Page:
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Meaux

 

Meaux is a French commune located in the department of Seine-et-Marne in the Île-de-France region. With 54,991 inhabitants at the last census, Meaux is the most populous municipality in the department of Seine-et-Marne.

Former capital of Brie, Meaux is at the center of an agglomeration of 75,457 inhabitants in 2016, and of the agglomeration community of the country of Meaux, populated by 104,969 inhabitants in 2017. Meaux is, with Provins, Torcy and Fontainebleau , one of the four sub-prefectures of the department of Seine-et-Marne, Melun being the prefecture.

The inhabitants are called the Meldois (es). They can also be called the Meldusians or, derisively, the Meowls.

 

History

The name of the city, which was originally called Iantinum, comes from the Gallic tribe of the Meldi (Civitas Meldorum). A dedicatory inscription with the name of the god Atesmerius was found here. It was Christianized in the 3rd century by Dionysius of Paris (Saint Denis), who after his martyrdom was followed by Saint Saintin, the first bishop of Meaux. In Merovingian times, Meaux was the capital of the Pagus Meldensis. The city's wealth led to raids by the Vikings in the 9th century, especially in 852 and 886.

From 888/889 to 1019/1021 Meaux was the capital of the County of Meaux, which was owned by the Count House of Vermandois, a line of the Carolingians. In the 14th century, the city and county fell to the king with Champagne. In 1229, Raimund VII, Count of Poitiers and Toulouse, left all his possessions on the left bank of the Rhône, a. a. also the Comtat Venaissin, the Pope. On May 22nd, 1239, 83 Cathars were burned in Meaux, far from their central areas.

The Hundred Years War (1337-1453) hit the city comparatively hard with a succession of looting, epidemics and famine. This instability led to a revolt of the rural population in 1358 under their leader Guillaume Caillet. They burned down around 60 larger houses and murdered their residents, so that the nobility hid when the rebels appeared in front of the city. The inhabitants opened the gates for them, the mayor himself, Jean Soulas, led them to the hiding places of the nobles. Gaston Phoebus, the Count of Foix, suppressed the revolt at the head of an army of knights. As a punishment, the mayor was hanged and the city of Meaux was exposed to flames for two weeks. In 1421/22 Meaux was besieged by the English for six months. After the city was surrendered, the defenders were hanged or beheaded.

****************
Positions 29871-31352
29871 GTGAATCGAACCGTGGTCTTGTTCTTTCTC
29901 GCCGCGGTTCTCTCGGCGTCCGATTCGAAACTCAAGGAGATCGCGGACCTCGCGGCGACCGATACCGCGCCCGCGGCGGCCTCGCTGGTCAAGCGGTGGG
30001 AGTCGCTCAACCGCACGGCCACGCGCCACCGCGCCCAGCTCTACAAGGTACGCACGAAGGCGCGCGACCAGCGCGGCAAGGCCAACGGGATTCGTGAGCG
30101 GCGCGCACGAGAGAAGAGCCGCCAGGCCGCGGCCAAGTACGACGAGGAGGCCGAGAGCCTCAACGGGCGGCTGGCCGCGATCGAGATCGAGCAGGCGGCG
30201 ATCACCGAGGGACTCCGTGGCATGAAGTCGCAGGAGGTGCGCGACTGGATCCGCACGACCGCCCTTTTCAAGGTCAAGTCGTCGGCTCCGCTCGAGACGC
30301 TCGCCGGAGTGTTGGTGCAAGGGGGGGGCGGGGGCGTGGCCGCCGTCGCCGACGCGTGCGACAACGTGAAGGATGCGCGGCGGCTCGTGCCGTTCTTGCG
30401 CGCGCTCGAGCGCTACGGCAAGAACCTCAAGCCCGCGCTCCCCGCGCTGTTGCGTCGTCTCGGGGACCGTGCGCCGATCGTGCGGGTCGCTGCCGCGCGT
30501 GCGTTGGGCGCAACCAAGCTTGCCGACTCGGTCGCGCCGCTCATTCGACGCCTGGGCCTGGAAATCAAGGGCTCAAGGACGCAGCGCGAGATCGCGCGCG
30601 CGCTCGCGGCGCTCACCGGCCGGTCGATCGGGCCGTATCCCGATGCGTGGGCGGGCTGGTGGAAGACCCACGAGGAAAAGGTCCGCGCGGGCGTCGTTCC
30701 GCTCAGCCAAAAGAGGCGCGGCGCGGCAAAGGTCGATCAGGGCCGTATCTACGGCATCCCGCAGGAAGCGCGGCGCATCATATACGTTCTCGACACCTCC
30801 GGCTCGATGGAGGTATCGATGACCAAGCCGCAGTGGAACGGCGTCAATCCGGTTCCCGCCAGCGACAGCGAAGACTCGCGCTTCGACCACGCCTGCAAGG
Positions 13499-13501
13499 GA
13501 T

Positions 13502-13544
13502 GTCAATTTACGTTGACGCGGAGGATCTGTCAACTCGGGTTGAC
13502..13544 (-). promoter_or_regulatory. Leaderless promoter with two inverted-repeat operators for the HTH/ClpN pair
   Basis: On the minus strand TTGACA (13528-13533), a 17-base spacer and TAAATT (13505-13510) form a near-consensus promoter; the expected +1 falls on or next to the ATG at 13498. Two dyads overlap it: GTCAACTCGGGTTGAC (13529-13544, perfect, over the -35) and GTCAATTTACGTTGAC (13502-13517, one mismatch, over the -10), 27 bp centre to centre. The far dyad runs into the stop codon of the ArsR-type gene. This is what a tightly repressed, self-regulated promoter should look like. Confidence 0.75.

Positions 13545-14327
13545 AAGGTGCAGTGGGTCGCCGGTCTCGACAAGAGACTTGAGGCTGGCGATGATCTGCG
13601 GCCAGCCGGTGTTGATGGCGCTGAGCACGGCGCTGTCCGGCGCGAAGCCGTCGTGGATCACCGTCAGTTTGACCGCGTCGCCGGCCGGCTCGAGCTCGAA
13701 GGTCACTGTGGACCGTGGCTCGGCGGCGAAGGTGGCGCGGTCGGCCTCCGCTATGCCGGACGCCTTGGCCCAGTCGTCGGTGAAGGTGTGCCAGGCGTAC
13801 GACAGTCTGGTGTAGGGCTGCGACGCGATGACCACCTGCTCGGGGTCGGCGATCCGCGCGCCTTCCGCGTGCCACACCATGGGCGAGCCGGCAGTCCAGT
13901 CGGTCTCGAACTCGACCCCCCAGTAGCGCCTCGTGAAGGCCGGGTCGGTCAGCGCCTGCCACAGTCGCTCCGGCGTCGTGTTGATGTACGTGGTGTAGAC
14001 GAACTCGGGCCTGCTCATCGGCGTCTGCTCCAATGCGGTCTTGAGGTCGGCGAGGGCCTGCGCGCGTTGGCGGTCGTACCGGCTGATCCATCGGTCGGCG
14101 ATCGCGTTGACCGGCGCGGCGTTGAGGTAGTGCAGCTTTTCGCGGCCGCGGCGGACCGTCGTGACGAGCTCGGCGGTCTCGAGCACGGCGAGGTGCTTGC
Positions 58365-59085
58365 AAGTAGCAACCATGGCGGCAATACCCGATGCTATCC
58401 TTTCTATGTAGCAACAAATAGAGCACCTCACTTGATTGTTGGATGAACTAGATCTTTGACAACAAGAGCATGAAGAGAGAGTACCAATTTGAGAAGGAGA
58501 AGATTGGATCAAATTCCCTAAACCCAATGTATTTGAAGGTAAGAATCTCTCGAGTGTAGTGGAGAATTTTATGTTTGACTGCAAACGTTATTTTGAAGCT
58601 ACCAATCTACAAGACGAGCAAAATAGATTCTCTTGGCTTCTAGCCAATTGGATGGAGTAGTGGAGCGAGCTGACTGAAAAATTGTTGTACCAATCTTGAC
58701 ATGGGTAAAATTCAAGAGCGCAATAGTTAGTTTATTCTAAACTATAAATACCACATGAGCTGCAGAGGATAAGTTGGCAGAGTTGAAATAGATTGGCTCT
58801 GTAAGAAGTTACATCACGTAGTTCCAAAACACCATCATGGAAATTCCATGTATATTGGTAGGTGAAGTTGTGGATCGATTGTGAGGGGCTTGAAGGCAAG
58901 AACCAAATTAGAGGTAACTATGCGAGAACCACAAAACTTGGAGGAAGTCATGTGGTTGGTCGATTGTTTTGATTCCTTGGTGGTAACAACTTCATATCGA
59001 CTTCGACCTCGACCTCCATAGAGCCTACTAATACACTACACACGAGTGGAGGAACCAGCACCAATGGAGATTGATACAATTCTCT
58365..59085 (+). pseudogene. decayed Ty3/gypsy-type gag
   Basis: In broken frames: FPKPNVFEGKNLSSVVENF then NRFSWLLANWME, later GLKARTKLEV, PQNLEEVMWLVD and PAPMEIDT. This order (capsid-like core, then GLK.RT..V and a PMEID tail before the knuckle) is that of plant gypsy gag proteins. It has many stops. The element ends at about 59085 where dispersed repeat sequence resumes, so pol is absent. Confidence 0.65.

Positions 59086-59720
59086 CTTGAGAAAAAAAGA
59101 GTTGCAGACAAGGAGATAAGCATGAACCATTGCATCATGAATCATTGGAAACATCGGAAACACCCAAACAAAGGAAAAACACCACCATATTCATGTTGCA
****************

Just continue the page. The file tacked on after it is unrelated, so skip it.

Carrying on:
Meaux was one of the most active cities in the 16th century when it came to the spread of Protestantism (Guillaume Briçonnet, Jacques Lefèvre d’Étaples, called Faber Stapulensis, Guillaume Farel, Jean Leclerc). In 1546 60 Protestants, including Pierre Leclerc, were burned in public and many more were banished. From 1562, with the toleration of the Protestant religious community in the Edict of Saint-Germain-en-Laye, those who had been persecuted up to now tried to take control of the city, which ended with Bartholomew's Night in 1572. In the Huguenot Wars (1562 to 1598) Meaux was on the side of the League until it submitted to King Henry IV in 1593.

During the Franco-Prussian War, Meaux was the headquarters of King Wilhelm I of Prussia from September 15 to 19, 1870.

Meaux was the closest point to Paris, which the German army reached in September 1914 (World War I); the 26-meter-high monumental statue La Liberté éplorée by the American artist Frederick William MacMonnies directly at the Musée de la Grande Guerre du Pays de Meaux marks the place.